ESPE Abstracts (2015) 84 P-2-209

Sclerostin and Its Associations with Energy Metabolism in Children and Adolescents

Anna Wedrychowicz & Jerzy Starzyk


Department of Pediatric and Adolescent Endocrinology, Polish-American Pediatric Institute, Medical College, Jagiellonian University, Cracow, Poland


Background: The recent evidence has shown that the skeleton can in turn affect carbohydrate metabolism.

Objective and hypotheses: To analyse associations between serum level of sclerostin and as well other bone-related molecules as adipokines and some markers of glucose and lipid metabolism in children and adolescents.

Method: 57 patients, 40 with type 1 diabetes mellitus (T1DM), 17 with obesity, and 11 control, healthy age- and BMI-matched children were included in the study. Fasting blood samples for measurement of bone derived sclerostin, osteocalcin (OC) and receptor activator of nuclear factor NF-κB ligand (RANKL), fat tissue-derived leptin and adiponectin, as well as vitamin D, lipid profile, glucose, HbA1c concentrations were taken at 0800 h. Hormones were measured by immunochemistry, vitamin D by HPLC and other parameters by routine chemistry methods. Statistical analysis was performed in all groups using ANOVA with post-hoc Turkey test and multiple regression analysis.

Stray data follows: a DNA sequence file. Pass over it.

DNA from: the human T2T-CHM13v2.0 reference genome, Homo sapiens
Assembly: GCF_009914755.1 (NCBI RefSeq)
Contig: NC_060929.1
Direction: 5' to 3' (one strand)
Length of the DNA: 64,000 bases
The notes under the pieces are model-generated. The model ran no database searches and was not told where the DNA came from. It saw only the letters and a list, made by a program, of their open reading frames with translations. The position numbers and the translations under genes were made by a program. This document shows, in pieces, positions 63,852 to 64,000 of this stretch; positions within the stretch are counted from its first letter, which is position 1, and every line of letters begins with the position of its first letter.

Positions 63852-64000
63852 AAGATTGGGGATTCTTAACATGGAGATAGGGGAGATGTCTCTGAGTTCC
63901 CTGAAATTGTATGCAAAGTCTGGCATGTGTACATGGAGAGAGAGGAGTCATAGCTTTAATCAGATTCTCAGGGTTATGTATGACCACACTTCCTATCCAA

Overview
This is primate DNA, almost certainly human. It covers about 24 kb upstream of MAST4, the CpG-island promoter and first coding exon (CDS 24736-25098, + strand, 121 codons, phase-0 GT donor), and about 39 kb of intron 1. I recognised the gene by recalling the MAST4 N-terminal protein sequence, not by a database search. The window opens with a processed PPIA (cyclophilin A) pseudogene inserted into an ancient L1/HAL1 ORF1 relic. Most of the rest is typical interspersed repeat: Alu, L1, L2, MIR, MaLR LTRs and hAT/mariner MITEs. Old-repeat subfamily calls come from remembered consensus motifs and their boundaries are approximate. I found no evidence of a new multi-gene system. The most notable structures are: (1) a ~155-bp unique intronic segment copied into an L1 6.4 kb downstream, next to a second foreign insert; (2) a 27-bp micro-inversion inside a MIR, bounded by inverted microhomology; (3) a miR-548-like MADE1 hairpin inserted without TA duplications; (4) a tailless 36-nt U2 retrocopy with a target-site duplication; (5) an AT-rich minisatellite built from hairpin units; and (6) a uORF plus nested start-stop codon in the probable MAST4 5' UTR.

Results: Sclerostin levels did not differ among the examined groups. In multiple regression analysis sclerostin was positively related to OC and negatively related to HbA1c level (P<0.001, P=0.04 respectively). In the group of patients with T1DM the partial regression coefficient of sclerostin for OC was strong (r=0.62, P<0.001). Moreover in T1DM patients sclerostin was negatively related to as well HbA1c as leptin levels (P=0.036, P=0.038 respectively). In obese patients multiple regression analysis did not find any relationships between sclerostin and other parameters. In the control group sclerostin was positively related to C-peptide level (P=0.02).

Conclusion: The results of our study suggest that sclerostin could play an important role in the energy metabolism in children and adolescents. Its action seems to be associated with other bone-derived molecules as OC, but also fat-derived leptin. Moreover their relationships could be modified in different metabolic stages.

Funding: This study was supported by a grant nr K/ZDS/001812, from Medical College, Jagiellonian University in Cracow.

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